Aerostructures business continues to witness radical changes in its market structure. The year 2018 witnessed a number of high-value M&A activities in the industry. Major tier players acquired other tier players with an aim to capture a larger chunk of the market. At the same time, Boeing and Airbus have announced backward integration by making crucial components including aerostructures for their upcoming programs. Boeing’s move of making wings for its upcoming aircraft program B777x in-house is one of the major examples of such a shift that is taking place in the market.
In yet another development, the Canadian aerospace and rail firm Bombardier announced plans to sell its manufacturing sites in Northern Ireland and Morocco on May 02, 2019. Around 3,600 people are employed in the Belfast plant in Northern Ireland, with at least 400 more in Morocco. The Belfast plant specialises in aircraft components, engine nacelles and manufactures wings for the A220 aircraft.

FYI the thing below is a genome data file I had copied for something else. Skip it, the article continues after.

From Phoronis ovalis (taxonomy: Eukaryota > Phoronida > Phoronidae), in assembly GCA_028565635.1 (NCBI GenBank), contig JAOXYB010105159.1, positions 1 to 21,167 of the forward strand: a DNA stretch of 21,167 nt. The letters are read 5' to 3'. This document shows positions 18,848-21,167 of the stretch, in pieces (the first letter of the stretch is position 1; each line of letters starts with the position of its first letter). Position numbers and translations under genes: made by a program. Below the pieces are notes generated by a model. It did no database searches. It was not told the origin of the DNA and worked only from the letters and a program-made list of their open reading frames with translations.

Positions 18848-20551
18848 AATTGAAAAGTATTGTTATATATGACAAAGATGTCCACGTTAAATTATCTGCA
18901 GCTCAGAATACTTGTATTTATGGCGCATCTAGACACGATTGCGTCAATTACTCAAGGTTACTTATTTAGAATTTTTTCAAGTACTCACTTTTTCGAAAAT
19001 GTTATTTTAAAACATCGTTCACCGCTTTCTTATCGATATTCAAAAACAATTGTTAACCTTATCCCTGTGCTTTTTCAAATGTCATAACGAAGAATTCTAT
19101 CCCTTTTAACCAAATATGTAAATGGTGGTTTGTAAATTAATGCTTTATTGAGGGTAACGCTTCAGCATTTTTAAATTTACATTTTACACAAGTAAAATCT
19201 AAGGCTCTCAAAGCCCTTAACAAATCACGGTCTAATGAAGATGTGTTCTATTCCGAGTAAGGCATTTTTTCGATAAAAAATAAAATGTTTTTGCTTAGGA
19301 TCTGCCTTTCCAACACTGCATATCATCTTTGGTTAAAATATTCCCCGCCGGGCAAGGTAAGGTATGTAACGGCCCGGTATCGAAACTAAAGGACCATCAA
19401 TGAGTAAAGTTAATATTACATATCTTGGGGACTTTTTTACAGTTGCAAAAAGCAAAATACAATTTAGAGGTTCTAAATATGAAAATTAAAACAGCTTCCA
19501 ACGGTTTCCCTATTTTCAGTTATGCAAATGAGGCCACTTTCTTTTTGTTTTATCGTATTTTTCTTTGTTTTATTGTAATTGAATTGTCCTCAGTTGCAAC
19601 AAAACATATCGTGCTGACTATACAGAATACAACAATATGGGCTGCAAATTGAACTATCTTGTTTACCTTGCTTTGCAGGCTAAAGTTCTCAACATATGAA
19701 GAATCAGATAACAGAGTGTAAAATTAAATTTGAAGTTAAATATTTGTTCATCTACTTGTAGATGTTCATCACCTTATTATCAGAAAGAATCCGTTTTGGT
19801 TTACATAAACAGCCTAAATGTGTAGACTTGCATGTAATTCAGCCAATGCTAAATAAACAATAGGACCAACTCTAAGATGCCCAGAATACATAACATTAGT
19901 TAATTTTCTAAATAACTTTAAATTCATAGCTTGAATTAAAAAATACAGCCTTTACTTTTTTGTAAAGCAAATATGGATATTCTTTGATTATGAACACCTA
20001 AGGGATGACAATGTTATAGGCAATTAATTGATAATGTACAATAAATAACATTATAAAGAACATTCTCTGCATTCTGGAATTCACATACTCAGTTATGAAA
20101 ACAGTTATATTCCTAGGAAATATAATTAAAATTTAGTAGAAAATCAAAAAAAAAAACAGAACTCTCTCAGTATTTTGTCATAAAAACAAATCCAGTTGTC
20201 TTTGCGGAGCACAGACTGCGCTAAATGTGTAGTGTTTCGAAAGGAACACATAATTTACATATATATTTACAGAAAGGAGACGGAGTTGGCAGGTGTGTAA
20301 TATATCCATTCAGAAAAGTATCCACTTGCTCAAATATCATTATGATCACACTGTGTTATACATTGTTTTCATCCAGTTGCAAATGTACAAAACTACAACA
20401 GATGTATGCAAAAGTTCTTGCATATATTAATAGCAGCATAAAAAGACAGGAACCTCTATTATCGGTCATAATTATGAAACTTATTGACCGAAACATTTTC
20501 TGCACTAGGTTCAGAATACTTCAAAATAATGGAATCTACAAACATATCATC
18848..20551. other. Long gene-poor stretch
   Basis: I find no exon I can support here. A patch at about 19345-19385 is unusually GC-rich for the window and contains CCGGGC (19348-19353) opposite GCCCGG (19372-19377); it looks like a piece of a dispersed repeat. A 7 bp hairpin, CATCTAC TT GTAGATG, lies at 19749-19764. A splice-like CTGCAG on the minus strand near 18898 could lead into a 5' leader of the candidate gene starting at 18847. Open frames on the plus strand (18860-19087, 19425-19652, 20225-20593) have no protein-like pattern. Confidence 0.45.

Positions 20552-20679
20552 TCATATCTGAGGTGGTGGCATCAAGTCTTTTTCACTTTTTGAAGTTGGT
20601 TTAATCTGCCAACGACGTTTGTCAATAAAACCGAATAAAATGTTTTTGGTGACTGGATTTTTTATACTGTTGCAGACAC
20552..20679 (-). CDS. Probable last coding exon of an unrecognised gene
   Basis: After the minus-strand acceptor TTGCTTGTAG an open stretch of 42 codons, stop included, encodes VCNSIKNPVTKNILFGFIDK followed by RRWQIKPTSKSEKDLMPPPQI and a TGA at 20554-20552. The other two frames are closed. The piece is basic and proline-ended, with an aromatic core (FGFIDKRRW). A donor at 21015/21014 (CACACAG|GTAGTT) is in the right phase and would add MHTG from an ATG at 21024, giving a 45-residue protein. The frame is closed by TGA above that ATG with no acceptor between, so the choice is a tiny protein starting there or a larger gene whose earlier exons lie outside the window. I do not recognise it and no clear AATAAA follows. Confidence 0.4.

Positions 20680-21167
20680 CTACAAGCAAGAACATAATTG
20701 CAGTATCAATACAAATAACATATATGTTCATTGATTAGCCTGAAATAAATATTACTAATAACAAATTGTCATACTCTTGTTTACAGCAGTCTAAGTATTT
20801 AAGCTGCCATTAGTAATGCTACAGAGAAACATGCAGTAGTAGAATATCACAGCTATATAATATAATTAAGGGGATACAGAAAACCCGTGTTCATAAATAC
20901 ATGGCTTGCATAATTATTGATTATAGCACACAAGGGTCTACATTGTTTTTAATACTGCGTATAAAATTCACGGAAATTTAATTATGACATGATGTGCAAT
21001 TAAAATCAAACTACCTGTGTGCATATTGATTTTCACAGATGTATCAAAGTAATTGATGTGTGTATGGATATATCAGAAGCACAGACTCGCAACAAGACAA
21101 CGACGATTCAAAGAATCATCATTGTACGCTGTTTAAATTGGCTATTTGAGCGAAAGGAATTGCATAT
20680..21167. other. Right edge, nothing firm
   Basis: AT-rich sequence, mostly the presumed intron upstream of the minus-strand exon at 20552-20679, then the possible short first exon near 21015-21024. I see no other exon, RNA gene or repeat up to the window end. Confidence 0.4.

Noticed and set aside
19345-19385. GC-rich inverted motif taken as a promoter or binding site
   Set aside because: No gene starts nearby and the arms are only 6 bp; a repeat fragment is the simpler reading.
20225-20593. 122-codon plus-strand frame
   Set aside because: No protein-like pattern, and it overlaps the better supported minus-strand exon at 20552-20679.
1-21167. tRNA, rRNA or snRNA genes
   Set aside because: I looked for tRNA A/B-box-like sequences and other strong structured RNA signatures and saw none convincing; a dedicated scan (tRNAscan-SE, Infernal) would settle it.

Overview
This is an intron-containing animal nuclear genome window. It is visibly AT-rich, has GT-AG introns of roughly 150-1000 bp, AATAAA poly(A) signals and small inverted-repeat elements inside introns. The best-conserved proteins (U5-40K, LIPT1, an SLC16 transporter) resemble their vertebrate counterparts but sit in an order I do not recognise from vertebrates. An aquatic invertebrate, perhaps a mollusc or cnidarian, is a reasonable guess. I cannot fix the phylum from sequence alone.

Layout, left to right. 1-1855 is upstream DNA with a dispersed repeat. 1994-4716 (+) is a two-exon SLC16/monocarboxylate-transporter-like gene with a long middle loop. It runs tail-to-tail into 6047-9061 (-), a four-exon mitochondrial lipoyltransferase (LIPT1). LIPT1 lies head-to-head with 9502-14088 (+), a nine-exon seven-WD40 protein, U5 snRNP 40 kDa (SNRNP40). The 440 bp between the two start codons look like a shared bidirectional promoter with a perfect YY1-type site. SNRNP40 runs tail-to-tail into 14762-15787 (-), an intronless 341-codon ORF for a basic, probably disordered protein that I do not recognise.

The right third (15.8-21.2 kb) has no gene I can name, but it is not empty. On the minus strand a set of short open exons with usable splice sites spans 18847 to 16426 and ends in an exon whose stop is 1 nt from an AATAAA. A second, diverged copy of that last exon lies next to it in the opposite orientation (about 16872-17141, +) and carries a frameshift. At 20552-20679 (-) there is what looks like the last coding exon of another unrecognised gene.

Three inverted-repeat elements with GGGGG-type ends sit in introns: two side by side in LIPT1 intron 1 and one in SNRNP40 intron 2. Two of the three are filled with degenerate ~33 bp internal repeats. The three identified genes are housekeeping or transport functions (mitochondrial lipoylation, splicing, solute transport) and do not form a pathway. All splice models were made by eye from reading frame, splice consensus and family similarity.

In a statement the company said: “Our sites in Belfast and Morocco have seen a significant increase in work from other global customers in recent years. We are recognised as a global leader in aerostructures, with unique end-to-end capabilities – through design and development, testing and manufacture, to after-market support. As the company moves to optimize its global manufacturing footprint, Bombardier will pursue the divestiture of the Belfast and Morocco aerostructures businesses. These are great businesses with tremendous capabilities, said the company in its press release.
The Montreal-based company added that it planned to bring all of its aviation brands, which include Learjet and the CRJ, under one roof “into a single, streamlined and fully integrated business.” No new redundancies have been announced and Bombardier has said it is committed to finding the right buyer.
As per Stratview Research’s report, the global aerostructures market is projected to grow at a healthy rate over the next five years to reach US$ 82.9 billion in 2024. According to the report, recent market consolidation at tier level has compelled both the airframers to go back with their former strategy of making crucial parts in-house. Also, the major tier-I players generally enjoy higher margins than OEMs, which is another factor pushing OEMs to increasingly produce crucial aircraft parts in-house.
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News Source: CNBC
Market Estimates: Aerostructures Market Report